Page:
The Business of Metaversities - Part 2
Before you google “metaversities”, in this series of articles, the term is intended as the digital twin of a university campus OR a degree/part of a degree that takes place entirely online in a metaverse-like environment. Some institutions such as the University of Salford in the UK created virtual worlds for special events (1) . This kind of case study is not going to be taken into consideration.
In part 1, I explained that metaversities might bring pedagogical benefits, but probably not to the ones who cannot afford them. That is a summary of a rather long article of course. I mainly focused on US colleges creating digital twins of their campuses and/or enabling students to complete certain modules of a degree in virtual reality.
As well as enabling students to study in a metaverse-like environment, the business of metaversities includes new ways to finance one’s education using cryptocurrency.
Let’s take it from the start. Although defining the term “metaverse” is a complex endeavour, let’s assume it has one or both of the following characteristics:
1 A 3D virtual world that can be explored using a virtual reality headset
2 A financial model based on crypto
Please don’t let this oversimplification turn into verbal abuse. After all, defining the metaverse is not the purpose of this article.
Going back to metaversities, Aventis is an example of an environment that has both of the aforementioned characteristics (2).
Aventis is actually a graduate school in Singapore (3). It existed long before it branched into the metaverse. Most of the programmes are delivered online and the certifications are issued by UK institutions. Though Aventis also issues its own certifications for some courses.
They now have the “Aventis Metaverse”. From my understanding, their metaverse gives students access to the same courses of their graduate school. However, that happens in a virtual 3D environment and learners pay for the courses by purchasing an NFT. Such NFT is purchased using real life currency. After a student has completed a course, they earn their money back.
I wrote “from my understanding” in bold because whilst I can claim to have decent writing skills and knowledge of pedagogy , I am not an NFT/WEB 3 expert. I actually reached out to Shaun Sung, the Chief Metaverse Officer (on December 14th). I had many more doubts. To this day (Jan 29th), I still have not received a reply. Don’t get me wrong, the Aventis Metaverse has secured funding and strategic partners. The Chief Metaverse Officer might not be interested in replying to a commoner such as myself. But the thing is, Aventis Metaverse seems to be designed for commoners.
As stated in their whitepaper (4) The rising tuition costs, student debt and layers of intermediaries, including universities, shut out many prospective students. It also means that quality education is overwhelmingly centered around global elites. Their metaverse claims to tackle this challenge.
Long story short, if I identify as an individual affected by such challenge, I still will not find a clear and easy way to understand HOW MUCH ONE OF THEIR PROGRAMMES ACTUALLY COSTS.
NFT people (or whatever you want to call yourself), please help me understand!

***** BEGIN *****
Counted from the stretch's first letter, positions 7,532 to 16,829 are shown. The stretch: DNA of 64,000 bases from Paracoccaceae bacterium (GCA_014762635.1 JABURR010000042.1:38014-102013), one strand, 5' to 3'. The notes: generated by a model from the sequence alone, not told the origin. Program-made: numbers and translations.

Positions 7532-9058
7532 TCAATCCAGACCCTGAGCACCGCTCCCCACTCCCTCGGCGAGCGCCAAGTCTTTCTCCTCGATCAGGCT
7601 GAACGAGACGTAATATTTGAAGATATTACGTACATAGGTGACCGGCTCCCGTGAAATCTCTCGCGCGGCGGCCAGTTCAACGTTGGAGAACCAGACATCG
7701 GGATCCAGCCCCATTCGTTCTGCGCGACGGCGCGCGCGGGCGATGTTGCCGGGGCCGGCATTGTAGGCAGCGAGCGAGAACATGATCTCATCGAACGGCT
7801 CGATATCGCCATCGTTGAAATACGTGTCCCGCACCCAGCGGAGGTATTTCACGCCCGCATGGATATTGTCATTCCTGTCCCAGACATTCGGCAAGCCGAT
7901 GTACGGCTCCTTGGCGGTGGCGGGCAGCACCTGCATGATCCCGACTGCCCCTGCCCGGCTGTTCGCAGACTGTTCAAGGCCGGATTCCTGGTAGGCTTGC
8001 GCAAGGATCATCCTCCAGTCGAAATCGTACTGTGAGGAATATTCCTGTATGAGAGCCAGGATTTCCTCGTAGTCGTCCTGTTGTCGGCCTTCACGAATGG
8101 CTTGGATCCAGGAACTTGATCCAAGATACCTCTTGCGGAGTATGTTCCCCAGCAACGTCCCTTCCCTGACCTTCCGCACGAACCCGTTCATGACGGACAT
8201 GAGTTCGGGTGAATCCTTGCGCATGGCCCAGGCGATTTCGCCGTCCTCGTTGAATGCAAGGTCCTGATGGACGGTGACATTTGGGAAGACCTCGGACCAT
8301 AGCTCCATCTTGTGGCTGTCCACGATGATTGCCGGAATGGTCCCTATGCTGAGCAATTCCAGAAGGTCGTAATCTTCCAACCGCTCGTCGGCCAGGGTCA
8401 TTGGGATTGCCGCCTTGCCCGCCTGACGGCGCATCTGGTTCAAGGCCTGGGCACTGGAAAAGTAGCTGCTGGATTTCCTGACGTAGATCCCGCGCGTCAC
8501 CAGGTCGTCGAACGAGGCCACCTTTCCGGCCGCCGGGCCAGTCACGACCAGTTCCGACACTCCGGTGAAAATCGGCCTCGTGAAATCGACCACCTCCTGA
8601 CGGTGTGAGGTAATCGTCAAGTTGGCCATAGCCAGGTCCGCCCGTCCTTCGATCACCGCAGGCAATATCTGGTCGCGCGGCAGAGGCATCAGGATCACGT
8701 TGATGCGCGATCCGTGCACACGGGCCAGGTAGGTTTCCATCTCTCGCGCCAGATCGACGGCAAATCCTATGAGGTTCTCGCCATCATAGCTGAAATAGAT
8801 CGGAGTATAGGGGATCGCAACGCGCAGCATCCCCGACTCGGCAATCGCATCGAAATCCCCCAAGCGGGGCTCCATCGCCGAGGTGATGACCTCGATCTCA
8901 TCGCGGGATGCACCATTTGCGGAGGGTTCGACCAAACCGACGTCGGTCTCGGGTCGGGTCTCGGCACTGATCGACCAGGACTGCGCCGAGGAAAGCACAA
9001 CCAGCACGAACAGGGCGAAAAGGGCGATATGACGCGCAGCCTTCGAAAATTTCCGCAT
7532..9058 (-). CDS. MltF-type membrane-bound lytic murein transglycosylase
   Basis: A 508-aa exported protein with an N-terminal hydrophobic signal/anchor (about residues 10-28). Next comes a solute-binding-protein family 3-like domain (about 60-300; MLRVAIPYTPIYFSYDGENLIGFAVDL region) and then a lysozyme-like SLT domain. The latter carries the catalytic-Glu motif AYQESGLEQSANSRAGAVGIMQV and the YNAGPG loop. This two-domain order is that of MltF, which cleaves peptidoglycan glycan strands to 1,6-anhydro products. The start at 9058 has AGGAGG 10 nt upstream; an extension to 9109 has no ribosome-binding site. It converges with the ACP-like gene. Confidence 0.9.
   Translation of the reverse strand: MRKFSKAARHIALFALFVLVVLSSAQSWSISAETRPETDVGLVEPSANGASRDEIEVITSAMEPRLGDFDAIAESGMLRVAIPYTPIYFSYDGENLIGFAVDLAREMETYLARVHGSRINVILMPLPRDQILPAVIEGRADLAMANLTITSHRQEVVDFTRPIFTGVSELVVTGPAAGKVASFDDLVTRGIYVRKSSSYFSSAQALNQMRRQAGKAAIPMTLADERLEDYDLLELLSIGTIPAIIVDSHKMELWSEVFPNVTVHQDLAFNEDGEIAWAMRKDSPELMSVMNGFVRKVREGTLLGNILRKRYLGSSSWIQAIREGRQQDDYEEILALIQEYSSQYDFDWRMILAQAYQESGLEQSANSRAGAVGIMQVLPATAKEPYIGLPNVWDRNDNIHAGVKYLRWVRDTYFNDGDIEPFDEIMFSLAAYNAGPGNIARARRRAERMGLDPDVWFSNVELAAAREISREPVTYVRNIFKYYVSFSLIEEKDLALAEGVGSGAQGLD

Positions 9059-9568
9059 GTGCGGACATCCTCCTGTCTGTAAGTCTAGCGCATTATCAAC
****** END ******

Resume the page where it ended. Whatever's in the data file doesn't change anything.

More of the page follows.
Enough with the complaints, let’s get to the bottom of it.
The mission of Aventis Metaverse is to make their courses accessible and affordable. Kudos to them. However, I have two concerns:
1 It there a risk that the metaverse version of Aventis Graduate School will become the “university of the poor”? As if recruitment processes were not discriminatory enough, those who will have completed the programmes by purchasing an NFT pass will forever be labelled as the ones who “attended the cheaper course”. Assuming the NFT pass is cheap that is. Unless, they can keep the way in which they completed the course a secret.
2 It took a while for employers to start taking online degrees seriously. According to the TIME, back in 2010, 66% of human resources managers said they viewed job applicants with online degrees less favourably than those with campus degrees (5).
However, by the end of the decade those numbers had flipped: a 2018 study published by Northeastern University found 61% of HR managers "firmly believe that online learning is of equal or greater quality to more traditional methods. (5).
Still, that took a decade. So, the question is, how long will it take for employers to start taking “metaverse degrees” seriously? What’s going to happen to the ones that completed programmes by purchasing the NFT in the meantime?
I want to believe the HR industry will leapfrog a decade long of mistrust towards alternative ways of getting a degree this time, and metaverse graduates will be taken as seriously as their more traditional counterparts.
For now, all I see is an NFT pass to make the courses of a graduate school in Singapore accessible and affordable. Whilst all I saw happening in the US was big tech donating headsets to historically black colleges (see part 1 of this series of articles for more details); as well as the use of virtual reality in American universities resulting in a very different experience between the lucky ones who can afford a headset and a fast internet connection, and the not so lucky ones accessing the virtual world from an old laptop with an unstable connection.
All in all, whether the metaverse (whatever that means) will act as an equaliser in a classist tertiary education system still remains to be seen. It seems like we are once more preaching the gospel of tech-solutionism to try and solve a complex systemic problem such as making education truly affordable and available to all.
Perhaps, my dreams of tech justice are as utopian as the promises being made by the actors in the business of metaversities space. That’s how I see it. But I do hope there is more to it than meets the eye.